The first step is to identify the problem − The initial phase in the sanity testing process is identification, in which we look for newly added components and functionalities, as well as any code changes made when addressing the fault.
Second step is to do the Assessment − Following the identification process, we will examine and adjust newly developed components and attributes to ensure that they are functioning as expected and in accordance with the specified requirements.
Testing is the third step − We will proceed to the following step, testing, once the identification and evaluation steps have been completed satisfactorily.
Typically, Smoke Testing is performed manually to ensure that navigation is running smoothly and without any hiccups to funcrionality.
Smoke testing, on the other hand, varies from firm to company, depending on the requirements.When the software is finished, it is sent to QA, where essential functional test cases are run.If it fails, the program will be submitted to the development team, who will make the necessary changes to the software.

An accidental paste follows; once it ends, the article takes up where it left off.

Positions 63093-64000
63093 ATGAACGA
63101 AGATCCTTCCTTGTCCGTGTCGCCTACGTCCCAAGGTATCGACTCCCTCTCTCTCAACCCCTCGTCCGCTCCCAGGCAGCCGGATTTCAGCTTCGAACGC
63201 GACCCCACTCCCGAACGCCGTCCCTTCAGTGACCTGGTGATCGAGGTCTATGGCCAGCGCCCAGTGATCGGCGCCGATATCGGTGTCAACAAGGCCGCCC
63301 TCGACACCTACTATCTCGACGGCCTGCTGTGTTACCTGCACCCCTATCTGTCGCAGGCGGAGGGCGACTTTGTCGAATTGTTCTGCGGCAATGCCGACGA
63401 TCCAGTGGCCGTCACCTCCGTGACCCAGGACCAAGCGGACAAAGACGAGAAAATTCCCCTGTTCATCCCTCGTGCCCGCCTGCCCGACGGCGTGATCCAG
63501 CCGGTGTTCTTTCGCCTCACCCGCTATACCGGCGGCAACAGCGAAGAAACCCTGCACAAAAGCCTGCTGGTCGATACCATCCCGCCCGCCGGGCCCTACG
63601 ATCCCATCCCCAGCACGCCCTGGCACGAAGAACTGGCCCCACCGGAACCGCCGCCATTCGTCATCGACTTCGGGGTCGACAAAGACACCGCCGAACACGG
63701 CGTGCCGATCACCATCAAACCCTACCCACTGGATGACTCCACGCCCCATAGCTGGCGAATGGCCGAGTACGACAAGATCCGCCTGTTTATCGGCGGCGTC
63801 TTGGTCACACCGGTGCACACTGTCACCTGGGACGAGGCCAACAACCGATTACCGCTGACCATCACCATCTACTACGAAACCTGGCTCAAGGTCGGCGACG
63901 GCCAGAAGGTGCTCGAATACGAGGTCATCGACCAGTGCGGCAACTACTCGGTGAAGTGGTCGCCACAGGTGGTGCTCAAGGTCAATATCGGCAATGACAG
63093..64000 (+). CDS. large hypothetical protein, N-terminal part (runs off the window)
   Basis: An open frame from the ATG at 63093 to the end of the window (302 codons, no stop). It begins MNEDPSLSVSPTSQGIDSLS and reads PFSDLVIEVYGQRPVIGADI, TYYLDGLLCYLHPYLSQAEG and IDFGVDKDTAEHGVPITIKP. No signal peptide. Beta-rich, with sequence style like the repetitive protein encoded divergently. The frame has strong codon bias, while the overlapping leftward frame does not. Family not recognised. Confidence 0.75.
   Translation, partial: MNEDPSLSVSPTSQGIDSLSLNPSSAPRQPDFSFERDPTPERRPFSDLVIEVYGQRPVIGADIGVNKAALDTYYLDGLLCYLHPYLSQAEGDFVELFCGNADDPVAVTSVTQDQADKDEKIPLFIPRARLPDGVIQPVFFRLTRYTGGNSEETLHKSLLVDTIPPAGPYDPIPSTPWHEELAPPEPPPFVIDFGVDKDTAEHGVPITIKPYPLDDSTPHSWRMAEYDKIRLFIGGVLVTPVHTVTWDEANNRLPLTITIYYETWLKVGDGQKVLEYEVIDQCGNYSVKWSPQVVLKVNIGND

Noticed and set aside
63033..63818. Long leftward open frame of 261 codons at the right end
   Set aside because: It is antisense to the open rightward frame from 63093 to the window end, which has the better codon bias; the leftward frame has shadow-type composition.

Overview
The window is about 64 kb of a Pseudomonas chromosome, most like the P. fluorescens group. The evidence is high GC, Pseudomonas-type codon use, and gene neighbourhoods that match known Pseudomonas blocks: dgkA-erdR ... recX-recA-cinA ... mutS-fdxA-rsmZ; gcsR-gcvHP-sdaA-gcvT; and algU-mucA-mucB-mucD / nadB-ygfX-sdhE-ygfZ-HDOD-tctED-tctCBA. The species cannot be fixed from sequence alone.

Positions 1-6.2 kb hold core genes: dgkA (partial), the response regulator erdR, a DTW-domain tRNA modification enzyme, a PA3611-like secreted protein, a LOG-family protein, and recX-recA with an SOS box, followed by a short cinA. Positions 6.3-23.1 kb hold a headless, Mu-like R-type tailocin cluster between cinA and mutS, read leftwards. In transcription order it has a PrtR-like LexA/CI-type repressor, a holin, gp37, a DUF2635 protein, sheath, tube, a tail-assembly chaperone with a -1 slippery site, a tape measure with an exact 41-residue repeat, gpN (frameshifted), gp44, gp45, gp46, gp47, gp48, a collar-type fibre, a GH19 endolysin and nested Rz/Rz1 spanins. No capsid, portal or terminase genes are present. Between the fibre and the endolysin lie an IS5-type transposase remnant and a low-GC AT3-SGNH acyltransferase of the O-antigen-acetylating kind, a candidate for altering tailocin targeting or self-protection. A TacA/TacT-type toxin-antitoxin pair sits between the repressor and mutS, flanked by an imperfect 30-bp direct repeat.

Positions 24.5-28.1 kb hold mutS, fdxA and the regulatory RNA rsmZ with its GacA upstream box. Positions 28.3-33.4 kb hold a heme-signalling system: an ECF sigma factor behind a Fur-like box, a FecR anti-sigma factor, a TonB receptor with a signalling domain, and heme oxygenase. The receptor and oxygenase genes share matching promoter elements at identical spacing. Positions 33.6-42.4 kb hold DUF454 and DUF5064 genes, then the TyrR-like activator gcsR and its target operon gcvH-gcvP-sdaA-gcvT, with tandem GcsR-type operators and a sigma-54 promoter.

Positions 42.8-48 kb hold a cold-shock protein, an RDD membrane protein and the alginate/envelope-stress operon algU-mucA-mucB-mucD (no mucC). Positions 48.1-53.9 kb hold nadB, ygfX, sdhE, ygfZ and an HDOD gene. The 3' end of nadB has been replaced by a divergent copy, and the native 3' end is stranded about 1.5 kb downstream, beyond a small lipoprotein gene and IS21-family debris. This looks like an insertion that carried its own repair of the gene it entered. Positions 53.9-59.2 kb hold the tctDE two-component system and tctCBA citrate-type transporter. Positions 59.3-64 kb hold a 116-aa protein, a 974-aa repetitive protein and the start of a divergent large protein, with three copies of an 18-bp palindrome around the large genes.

The program will be smoke tested again after the correction and compared to the previous build.
2) Automated systems
Automation can be utilised to smoke test when time is limited and the new build is ready for deployment. The build can be tested with pre-recorded smoke test cases. If the test fails, the necessary corrections can be made and the software deployed in a short period of time.